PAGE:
Make your own laundry soap – I was a bit skeptical about this. But it is how it was done again in the old days.  I read about this in an online form (The Survival Podcast) and decided to give it a try. The ingredients are simple and used to be hard to find until more and more people started doing this. The recipes vary and you can experiment based on family laundry needs and what is in your water. 1 bar of soap (we use naphtha), washing soda, and borax. That is it. No harsh chemicals or dyes, or fragrances. Remember I said out 11 year olds do their own laundry? It is so simple that make their own soap too. I will post more on the DIY post soon.   This recipe allows me to do a load of laundry for about $0.02/load. We only wash in cold water, and have an energy efficient washer. The soap can be used in top, front, and high efficiency washers. Two of my kids and myself have somewhat sensitive skin and we were limited to a handful of laundry soaps or our skin would break out. No ill effects since switching. We also started to notice that once we started eliminating extra chemicals from our lives our skin clear up, we could smell things much better, we seem to feel better. Here is the recipe.

Wear more than once – This may not be for everyone, but if our clothes are not dirty, and we didn’t work and sweat in them, we will wear them again. Sometimes it is a lazy day and we just hang out at the homestead, inside and take it easy. No need to do a load of laundry. When I worked in a cube all day, I sat at my desk. No need to wash something that wasn’t soiled.

Next Money Mattes Moment I will focus on the bathroom.  Lots to save there.


Getting more for less – Class scheduled

Here is a class to make your hard earned money stretch further. All the tips, techniques, and practices my family and I actually use. Demos will be available, handouts will be made available of the items we cover, the products, places to purchase, and recipes. This should be about 2 hours long. If you have missed out on the farm tours, you could hang out after, but it will not be the full 2 hour tours others have gotten, feel free to ask questions before, or after class. We will be sitting outside on our deck, and have bench seating and a picnic table. There is also room for folding chairs if you bring your own. Space is limited so it will be the first 25. There will also be home made pizza as an appetizer to demonstrate cost cutting. There is no public restroom available. Sorry. Cost is $10 per person or $15/couple, easily made up if you use the tips and techniques demonstrated. We have saved well over $700/year doing these activities. Fee free to park in the driveway, our cares will be parked elsewhere. Bonus, drawing at end of class.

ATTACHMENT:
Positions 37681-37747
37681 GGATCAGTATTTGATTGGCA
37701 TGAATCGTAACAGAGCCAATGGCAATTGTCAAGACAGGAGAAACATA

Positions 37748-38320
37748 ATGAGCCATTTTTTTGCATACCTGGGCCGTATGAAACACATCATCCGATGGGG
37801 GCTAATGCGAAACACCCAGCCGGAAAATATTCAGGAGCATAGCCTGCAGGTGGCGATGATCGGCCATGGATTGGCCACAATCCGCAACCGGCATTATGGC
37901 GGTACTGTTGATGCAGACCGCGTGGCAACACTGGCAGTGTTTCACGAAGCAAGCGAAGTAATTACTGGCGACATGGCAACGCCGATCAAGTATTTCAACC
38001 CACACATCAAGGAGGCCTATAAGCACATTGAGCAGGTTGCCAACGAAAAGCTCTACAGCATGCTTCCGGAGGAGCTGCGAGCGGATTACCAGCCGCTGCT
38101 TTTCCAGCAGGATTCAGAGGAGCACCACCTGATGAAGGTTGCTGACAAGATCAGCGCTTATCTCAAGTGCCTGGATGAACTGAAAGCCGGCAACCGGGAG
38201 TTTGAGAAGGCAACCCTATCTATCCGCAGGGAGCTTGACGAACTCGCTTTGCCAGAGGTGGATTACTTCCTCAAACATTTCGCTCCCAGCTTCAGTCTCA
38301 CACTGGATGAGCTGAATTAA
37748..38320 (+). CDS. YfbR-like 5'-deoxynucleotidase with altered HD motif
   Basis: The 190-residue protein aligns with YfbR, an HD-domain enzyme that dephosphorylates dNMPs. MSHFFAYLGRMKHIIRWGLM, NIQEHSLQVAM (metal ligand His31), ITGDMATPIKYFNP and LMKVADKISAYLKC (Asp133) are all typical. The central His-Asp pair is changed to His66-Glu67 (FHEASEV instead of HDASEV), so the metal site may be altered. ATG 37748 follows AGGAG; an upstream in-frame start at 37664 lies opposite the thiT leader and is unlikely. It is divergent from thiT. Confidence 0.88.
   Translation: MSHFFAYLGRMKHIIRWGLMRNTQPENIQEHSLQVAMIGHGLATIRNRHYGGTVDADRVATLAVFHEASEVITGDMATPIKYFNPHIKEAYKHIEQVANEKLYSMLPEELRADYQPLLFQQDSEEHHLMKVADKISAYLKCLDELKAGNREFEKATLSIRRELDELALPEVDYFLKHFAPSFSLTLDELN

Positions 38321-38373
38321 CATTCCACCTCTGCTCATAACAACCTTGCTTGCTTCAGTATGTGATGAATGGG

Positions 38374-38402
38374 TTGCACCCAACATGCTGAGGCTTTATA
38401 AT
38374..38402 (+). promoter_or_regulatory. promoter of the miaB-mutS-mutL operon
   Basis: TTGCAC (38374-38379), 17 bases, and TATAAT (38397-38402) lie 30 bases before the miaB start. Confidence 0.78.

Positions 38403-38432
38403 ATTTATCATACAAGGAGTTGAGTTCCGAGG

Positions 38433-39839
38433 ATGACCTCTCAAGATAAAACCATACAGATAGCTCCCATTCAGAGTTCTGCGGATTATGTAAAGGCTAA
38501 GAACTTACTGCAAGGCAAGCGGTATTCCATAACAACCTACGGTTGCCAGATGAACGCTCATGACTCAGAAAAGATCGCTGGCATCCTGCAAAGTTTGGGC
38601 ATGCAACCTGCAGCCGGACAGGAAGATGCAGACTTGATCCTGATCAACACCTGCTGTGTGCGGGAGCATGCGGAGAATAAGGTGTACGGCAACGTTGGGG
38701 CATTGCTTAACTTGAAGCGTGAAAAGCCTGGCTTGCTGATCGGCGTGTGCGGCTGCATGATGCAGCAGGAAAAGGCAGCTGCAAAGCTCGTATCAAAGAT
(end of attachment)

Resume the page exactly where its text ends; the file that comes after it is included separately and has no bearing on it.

We will cover just to name a few subjects/topics not everything is listed;

• Food and Grocery- bulk buying, making from scratch, coupons, discount programs, more

• Entertainment- kicking cable, discounted movies, free e-books

• Making your own-laundry soap (an 11 year old can do it), deodorant, toothpaste

• Cleaning supplies – household cleaners, eliminating harmful chemicals

• Gas- save on fuel for your car

• Utilities- gas, water, electric

• Gardening – how to get seeds for 50-75% off, how to get fruit trees 50-75% off


RSVP here

Some reasons to shop and eat local.

Once the farms a gone you are a slave to corporate America. If we do not support our local farmers and food producers you will be at the mercy of whatever the big groceries and big companies throw at you. No diversity, no heirloom vegetables, no unique species. You get the same mass produced tomatoes, chicken and they can pump and spray whatever they want on it. You are held to the ONLY thing on the market. Without local support these local food producers cannot continue and you will be left with only a few options.

Know where your food comes from. NO, your groceries do not come from Wal-Mart, or Kroger. They are more than likely shipped from across the country and sometimes the world. Know the farmer who produces your veggies, your meat. Be able to see how it is made, taste the difference. Know that within 30 miles you can have all kinds of products, fresh, not shipped, not frozen, not sprayed to preserve the freshness, not harvested weeks before they it is ready. Not in feed lots fed all kinds of hormones, antibiotics, and GMO grains saturated in chemicals.